Chris Johnson, Index
The Basics: Hardware Management

Some consequences of designing equipment without a PPL are:
  1. Proliferation of non-preferred parts and materials with identical functions
  2. Increased need for development and preparation of engineering justification for new parts and materials
  3. Increased need for monitoring suppliers and inspecting/screening parts and materials
  4. Selection of obsolete (or potentially obsolete) and sole-sourced parts and materials
  5. Possibility of diminishing sources
  6. Use of unproven or exotic technology ("beyond" state-of-the-art)
  7. Incompatibility with the manufacturing process
  8. Inventory volume expansion and cost increases
  9. Increasing supplier base and audit requirements
  10. Loss of "ship-to-stock" or "just-in-time" purchase opportunities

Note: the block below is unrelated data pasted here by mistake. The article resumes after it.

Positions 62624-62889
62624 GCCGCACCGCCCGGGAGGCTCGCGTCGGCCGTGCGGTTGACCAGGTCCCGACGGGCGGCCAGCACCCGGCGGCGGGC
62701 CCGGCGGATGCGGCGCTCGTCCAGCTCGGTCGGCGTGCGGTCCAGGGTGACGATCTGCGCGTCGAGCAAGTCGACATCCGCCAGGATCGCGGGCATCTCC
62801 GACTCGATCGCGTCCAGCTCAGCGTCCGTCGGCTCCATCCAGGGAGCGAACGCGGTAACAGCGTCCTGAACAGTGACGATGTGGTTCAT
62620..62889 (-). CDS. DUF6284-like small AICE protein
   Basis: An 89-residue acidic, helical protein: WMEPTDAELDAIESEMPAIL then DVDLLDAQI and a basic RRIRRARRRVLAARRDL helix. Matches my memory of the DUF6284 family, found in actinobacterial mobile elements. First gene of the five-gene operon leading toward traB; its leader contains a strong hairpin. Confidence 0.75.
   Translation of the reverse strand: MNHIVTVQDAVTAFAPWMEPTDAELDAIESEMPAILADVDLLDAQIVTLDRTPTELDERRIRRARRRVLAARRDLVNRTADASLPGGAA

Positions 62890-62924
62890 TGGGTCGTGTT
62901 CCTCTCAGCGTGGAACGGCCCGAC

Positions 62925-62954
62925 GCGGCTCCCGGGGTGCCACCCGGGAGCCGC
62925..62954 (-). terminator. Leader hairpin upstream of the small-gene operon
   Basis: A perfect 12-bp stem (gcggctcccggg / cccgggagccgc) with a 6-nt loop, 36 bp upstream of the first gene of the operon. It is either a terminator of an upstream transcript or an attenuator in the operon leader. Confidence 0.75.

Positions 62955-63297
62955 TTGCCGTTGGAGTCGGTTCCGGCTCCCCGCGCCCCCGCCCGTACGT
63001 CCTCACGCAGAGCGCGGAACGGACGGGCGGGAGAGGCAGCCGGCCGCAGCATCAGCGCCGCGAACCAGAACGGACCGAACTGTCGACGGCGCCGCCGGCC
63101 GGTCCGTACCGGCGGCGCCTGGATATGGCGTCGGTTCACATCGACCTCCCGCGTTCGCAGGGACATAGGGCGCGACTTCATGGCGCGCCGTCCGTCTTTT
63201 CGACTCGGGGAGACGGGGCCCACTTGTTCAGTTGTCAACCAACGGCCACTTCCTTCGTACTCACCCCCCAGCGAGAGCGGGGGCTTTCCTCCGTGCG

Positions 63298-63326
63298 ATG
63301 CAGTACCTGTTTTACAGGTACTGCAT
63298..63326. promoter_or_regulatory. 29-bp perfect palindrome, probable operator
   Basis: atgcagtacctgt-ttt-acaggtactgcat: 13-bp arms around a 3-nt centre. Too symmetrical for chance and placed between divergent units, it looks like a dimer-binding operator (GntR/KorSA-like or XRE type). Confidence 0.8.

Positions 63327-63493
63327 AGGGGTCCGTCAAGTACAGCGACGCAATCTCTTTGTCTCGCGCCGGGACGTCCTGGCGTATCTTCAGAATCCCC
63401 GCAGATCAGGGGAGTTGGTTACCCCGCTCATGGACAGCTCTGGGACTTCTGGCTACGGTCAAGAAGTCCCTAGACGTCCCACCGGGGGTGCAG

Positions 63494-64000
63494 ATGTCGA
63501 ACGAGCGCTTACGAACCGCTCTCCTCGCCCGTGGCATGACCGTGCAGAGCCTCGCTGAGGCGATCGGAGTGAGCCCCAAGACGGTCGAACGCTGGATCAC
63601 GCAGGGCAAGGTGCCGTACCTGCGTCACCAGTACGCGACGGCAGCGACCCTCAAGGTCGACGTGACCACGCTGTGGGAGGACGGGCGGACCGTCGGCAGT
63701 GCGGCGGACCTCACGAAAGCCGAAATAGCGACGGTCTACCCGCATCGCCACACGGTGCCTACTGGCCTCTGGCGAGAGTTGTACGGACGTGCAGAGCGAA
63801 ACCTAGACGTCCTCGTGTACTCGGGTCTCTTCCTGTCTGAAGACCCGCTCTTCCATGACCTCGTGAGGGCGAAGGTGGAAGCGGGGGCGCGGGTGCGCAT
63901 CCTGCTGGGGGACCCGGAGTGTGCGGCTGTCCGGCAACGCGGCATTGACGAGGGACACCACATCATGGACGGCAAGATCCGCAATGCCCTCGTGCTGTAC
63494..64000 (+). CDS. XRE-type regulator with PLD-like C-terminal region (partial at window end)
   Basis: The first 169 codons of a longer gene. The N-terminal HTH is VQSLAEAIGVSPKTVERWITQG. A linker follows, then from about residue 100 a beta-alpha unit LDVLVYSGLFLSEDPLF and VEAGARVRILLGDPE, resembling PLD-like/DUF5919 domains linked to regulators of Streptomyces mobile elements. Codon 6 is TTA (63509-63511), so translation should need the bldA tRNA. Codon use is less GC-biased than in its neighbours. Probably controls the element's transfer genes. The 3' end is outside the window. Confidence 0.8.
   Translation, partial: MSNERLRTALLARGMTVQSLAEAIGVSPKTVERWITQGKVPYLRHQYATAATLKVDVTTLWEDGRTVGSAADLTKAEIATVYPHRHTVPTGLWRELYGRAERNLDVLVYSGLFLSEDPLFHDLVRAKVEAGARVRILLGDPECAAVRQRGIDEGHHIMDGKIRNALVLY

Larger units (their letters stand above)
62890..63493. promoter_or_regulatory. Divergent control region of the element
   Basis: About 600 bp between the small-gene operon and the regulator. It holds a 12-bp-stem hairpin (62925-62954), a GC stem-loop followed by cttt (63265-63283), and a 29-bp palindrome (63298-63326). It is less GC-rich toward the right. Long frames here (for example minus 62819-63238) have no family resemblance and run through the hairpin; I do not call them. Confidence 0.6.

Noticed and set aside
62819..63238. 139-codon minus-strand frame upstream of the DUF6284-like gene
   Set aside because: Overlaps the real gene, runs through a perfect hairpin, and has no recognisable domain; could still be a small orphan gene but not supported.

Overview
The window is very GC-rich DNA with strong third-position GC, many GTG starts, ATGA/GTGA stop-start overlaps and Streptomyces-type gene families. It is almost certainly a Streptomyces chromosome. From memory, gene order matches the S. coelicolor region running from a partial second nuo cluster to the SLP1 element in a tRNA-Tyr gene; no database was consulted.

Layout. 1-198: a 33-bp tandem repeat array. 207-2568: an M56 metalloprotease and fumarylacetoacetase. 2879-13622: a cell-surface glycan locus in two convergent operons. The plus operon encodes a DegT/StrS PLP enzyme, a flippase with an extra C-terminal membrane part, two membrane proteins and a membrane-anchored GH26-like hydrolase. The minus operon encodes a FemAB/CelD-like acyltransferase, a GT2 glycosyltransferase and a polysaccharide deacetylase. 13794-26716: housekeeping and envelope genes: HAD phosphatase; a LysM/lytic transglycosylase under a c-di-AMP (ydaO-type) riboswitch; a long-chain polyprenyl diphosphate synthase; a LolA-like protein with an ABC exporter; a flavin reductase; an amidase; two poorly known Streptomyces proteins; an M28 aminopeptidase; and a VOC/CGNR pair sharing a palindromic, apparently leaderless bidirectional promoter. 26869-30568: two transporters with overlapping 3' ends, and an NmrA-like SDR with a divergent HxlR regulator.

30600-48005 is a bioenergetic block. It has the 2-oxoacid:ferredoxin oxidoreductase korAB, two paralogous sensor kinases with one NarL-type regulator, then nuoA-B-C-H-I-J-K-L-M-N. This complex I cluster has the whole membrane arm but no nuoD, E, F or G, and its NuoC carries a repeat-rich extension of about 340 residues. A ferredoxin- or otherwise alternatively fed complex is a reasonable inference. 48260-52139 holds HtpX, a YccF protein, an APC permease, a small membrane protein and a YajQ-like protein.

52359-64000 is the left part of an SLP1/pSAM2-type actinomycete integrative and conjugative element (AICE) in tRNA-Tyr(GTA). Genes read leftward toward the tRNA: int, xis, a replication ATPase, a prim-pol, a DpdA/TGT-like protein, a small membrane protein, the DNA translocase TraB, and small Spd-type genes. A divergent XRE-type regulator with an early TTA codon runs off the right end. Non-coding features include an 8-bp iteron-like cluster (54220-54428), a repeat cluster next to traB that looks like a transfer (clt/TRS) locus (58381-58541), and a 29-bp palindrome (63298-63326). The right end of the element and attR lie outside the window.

11. Limited ability to benefit from volume buys
  12. Increased cost and schedule delays
  13. Nonavailability of reliability data
  14. Additional tooling and assembly methods may be required to account for the added variation in part characteristics
  15. Decreased part reliability due to the uncertainty and lack of experience with new parts
  16. Impeded automation efforts due to the added variability of part types
  17. Difficulty in monitoring vendor quality due to the added number of suppliers
  18. More difficult and expensive logistics support due to the increased number of part types that must be spared.